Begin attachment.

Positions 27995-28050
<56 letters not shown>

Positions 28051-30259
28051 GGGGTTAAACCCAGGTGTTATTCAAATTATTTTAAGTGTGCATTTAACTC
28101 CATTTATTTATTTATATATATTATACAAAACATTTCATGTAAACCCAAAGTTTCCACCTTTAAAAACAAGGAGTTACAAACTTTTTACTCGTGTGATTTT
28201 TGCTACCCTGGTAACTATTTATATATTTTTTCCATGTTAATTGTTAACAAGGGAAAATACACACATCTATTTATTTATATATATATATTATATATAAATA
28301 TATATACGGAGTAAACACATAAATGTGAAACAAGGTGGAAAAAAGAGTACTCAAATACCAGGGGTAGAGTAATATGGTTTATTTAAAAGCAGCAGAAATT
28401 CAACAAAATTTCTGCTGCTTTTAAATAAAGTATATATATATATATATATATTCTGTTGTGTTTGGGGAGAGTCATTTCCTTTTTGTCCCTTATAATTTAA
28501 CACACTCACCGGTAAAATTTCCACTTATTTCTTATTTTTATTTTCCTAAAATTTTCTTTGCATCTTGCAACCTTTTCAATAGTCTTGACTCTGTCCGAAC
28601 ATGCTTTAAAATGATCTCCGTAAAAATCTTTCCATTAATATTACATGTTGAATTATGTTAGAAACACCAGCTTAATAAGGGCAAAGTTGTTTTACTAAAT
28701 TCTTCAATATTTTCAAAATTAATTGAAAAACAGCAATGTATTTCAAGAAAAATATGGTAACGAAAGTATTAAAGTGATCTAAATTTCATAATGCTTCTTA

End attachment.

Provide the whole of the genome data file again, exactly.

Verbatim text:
Positions 27995-28050
<56 letters not shown>

Positions 28051-30259
28051 GGGGTTAAACCCAGGTGTTATTCAAATTATTTTAAGTGTGCATTTAACTC
28101 CATTTATTTATTTATATATATTATACAAAACATTTCATGTAAACCCAAAGTTTCCACCTTTAAAAACAAGGAGTTACAAACTTTTTACTCGTGTGATTTT
28201 TGCTACCCTGGTAACTATTTATATATTTTTTCCATGTTAATTGTTAACAAGGGAAAATACACACATCTATTTATTTATATATATATATTATATATAAATA
28301 TATATACGGAGTAAACACATAAATGTGAAACAAGGTGGAAAAAAGAGTACTCAAATACCAGGGGTAGAGTAATATGGTTTATTTAAAAGCAGCAGAAATT
28401 CAACAAAATTTCTGCTGCTTTTAAATAAAGTATATATATATATATATATATTCTGTTGTGTTTGGGGAGAGTCATTTCCTTTTTGTCCCTTATAATTTAA
28501 CACACTCACCGGTAAAATTTCCACTTATTTCTTATTTTTATTTTCCTAAAATTTTCTTTGCATCTTGCAACCTTTTCAATAGTCTTGACTCTGTCCGAAC
28601 ATGCTTTAAAATGATCTCCGTAAAAATCTTTCCATTAATATTACATGTTGAATTATGTTAGAAACACCAGCTTAATAAGGGCAAAGTTGTTTTACTAAAT
28701 TCTTCAATATTTTCAAAATTAATTGAAAAACAGCAATGTATTTCAAGAAAAATATGGTAACGAAAGTATTAAAGTGATCTAAATTTCATAATGCTTCTTA